Have you ever wondered why a majority of individual investors ask their friends and family for investment advice, even though they may not have the requisite skills or experience to provide it?
The answer is quite simple. It is because they trust them and don’t believe that their friends’ or family’s advice is motivated by anything other than a desire to be helpful.
Concerned about potential ulterior motives, many investors do not implicitly trust the information they expect to receive from investment professionals.
Can You Blame Them?
With the combination of the financial crisis, events like the Libor scandal, and frequent news stories about financial organizations putting their interests above their clients, it is obvious why some investors may be concerned about the quality of advice and the motivations of their financial service providers. In fact, the 2014 Edelman Trust Barometercontinues to show financial services to be the least trusted industry globally.
This lack of trust is an impediment to providing effective investor education. It also makes it hard to insulate investors from bad investment decision making.
The main focus of investor education is to change investment behavior by persuading investors to internalize the investment principles and best practices that can keep them out of the ditches. However, investors are unlikely to adopt new behaviors or regard them as important if they trust neither the substance nor the source of the information being provided to them.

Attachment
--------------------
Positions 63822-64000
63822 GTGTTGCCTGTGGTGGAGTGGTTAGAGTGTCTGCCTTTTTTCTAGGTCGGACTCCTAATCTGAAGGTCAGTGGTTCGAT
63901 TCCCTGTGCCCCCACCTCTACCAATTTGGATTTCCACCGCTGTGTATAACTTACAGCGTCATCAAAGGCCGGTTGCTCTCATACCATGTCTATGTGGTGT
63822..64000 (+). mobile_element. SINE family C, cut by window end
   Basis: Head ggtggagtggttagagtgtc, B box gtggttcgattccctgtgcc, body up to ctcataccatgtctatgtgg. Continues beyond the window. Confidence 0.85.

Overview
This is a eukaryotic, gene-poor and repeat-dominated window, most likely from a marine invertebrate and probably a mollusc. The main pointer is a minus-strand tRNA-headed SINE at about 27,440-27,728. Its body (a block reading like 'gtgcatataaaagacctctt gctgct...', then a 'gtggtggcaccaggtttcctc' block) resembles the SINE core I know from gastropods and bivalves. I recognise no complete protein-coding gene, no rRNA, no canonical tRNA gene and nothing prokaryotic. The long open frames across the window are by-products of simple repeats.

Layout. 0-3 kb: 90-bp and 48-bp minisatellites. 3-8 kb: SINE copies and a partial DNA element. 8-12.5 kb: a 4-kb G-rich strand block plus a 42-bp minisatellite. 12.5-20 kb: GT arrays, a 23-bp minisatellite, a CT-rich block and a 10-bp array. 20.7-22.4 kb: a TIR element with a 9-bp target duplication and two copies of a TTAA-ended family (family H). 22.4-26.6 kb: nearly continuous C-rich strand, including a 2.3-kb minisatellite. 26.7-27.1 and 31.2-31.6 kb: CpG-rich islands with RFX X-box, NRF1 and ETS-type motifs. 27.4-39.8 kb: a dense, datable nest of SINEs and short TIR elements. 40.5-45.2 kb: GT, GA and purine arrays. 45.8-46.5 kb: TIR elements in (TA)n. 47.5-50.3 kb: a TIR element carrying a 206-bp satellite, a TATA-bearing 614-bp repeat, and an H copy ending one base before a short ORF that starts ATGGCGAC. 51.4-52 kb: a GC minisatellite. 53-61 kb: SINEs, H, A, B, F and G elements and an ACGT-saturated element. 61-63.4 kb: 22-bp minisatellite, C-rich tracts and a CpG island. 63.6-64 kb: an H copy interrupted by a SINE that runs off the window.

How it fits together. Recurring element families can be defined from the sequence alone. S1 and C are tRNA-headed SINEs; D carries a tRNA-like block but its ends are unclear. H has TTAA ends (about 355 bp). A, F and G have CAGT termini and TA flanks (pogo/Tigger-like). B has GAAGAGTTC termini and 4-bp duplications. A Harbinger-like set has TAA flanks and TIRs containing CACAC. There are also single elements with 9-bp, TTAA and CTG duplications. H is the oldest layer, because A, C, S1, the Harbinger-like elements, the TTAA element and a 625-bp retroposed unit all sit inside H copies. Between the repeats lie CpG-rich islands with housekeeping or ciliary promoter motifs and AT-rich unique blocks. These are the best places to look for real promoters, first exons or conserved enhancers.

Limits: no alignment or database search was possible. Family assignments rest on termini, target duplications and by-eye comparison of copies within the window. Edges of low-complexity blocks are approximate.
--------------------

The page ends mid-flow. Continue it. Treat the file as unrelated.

Fostering Trust Requires Building Credibility and Demonstrating Integrity
Credibility is built through experience, education, accomplishments, professional designations, and past performance. Demonstrating integrity is all about behavior and performing in a way that clients value.
To determine the level of investor trust in the investment management industry and to gauge the behaviors that influence trust and which investor’s expect from their financial service providers, we developed the CFA Institute and Edelman Investor Trust Study. After questioning 2,100 investors globally, most survey respondents affirmed that financial service providers who are “trusted to act in my best interest” are more desirable than those with the “ability to achieve high returns.”
Investment managers who are best suited to build a trusting relationship with their clients are those who communicate often and are honest and transparent about all things, including fees and business practices. They also work under either voluntary or formal ethical codes or professional standards and are responsible and rational when addressing an issue or crisis. The study determined that “to restore trust, compliance with a voluntary code of ethics and maintaining independence and objectivity are the actions that matter most to investors.” In summary, investment managers demonstrate integrity by doing what is right and by ensuring that their clients’ needs take precedence over their own.
The Tools to Build Trust
The onus to foster trust by endorsing professional development, valued behaviors, ethical business practices, and a focus on solving client problems is not borne solely by the investment professional but is also shared by financial service organizations and the industry at large. A great number of CFA Institute products are designed to help one or more of these three stakeholders promote the foundations for trust.